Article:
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54 Non-Loop Stability: ? Diagnostic Questions ? Frequency of oscillation (fosc)? When does the oscillation occur? Oscillates Unloaded? Oscillates with V IN =0?

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55 Non-Loop Stability: RB+ Resistor fosc < fGBW oscillates unloaded? -- may or may not oscillates with V IN =0? -- may or may not RB+ is Ib current match resistor to reduce Vos errors due to Ib. RB+ can create high impedance node acting as antenna pickup for unwanted positive feedback. Many Op Amps have low Ib so error is small. Evaluate DC errors w/o RB+. If you use RB+ bypass it in parallel with 0.1μF capacitor. PROBLEM SOLUTION

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56 Non-Loop Stability: PCB Traces fosc < fGBW oscillates unloaded? -- may or may not oscillates with V IN =0? -- may or may not DO NOT route high current, low impedance output traces near high impedance input traces. Unwanted positive feedback path. DO route high current output traces adjacent to each other (on top of each other in a multi-layer PCB) to form a twisted pair for EMI cancellation.

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57 Non-Loop Stability: Supply Lines Load current, IL, flows through power supply resistance, Rs, due to PCB trace or wiring. Modulated supply voltages appear at Op Amp Power pins. Modulated signal couples into amplifier which relies on supply pins as AC Ground. Power supply lead inductance, Ls, interacts with a capacitive load, CL, to form an oscillatory LC, high Q, tank circuit. fosc < fGBW oscillates unloaded? -- no oscillates with V IN =0? -- may or may not PROBLEM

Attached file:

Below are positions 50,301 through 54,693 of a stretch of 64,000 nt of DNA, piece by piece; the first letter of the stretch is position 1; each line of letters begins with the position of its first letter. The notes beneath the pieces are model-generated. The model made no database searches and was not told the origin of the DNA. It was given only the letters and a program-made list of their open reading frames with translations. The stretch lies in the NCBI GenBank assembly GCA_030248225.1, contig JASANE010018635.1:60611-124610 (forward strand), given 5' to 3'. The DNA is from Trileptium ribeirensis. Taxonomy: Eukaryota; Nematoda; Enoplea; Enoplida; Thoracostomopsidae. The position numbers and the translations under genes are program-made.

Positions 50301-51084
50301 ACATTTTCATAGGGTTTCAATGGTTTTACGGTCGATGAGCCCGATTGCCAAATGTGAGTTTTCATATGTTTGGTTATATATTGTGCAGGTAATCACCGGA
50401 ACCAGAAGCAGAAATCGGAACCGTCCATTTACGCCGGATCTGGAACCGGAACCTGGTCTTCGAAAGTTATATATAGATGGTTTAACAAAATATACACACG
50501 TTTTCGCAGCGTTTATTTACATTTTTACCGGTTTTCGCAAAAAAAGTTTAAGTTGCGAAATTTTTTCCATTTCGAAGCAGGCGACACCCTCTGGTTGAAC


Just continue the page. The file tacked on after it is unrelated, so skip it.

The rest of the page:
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58 Non-Loop Stability: Proper Supply Line Decouple C LF : Low Frequency Bypass 10μF / Amp Out (peak) Aluminum Electrolytic or Tantalum < 4 in (10cm) from Op Amp C HF : High Frequency Bypass 0.1μF Ceramic Directly at Op Amp Power Supply Pins R HF : Provisional Series C HF Resistance 1Ω < R HF < 10Ω Highly Inductive Supply Lines SOLUTION

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59 Non-Loop Stability: Ground Loops fosc < fGBW oscillates unloaded? -- no oscillates with V IN =0? -- yes Ground loops are created from load current flowing through parasitic resistances. If part of V OUT is fed back to Op Amp +input, positive feedback and oscillations can occur. Parasitic resistances can be made to look like a common mode input by using a “Single-Point” or “Star” ground connection. SOLUTION PROBLEM

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60 Non-Loop Stability: Output Stages fosc > fGBW oscillates unloaded? -- no oscillates with V IN =0? -- no Some Op Amps use composite output stages, usually on the negative output, that contain local feedback paths. Under reactive loads these output stages can oscillate. The Output R-C Snubber Network lowers the high frequency gain of the output stage preventing unwanted oscillations under reactive loads. PROBLEM SOLUTION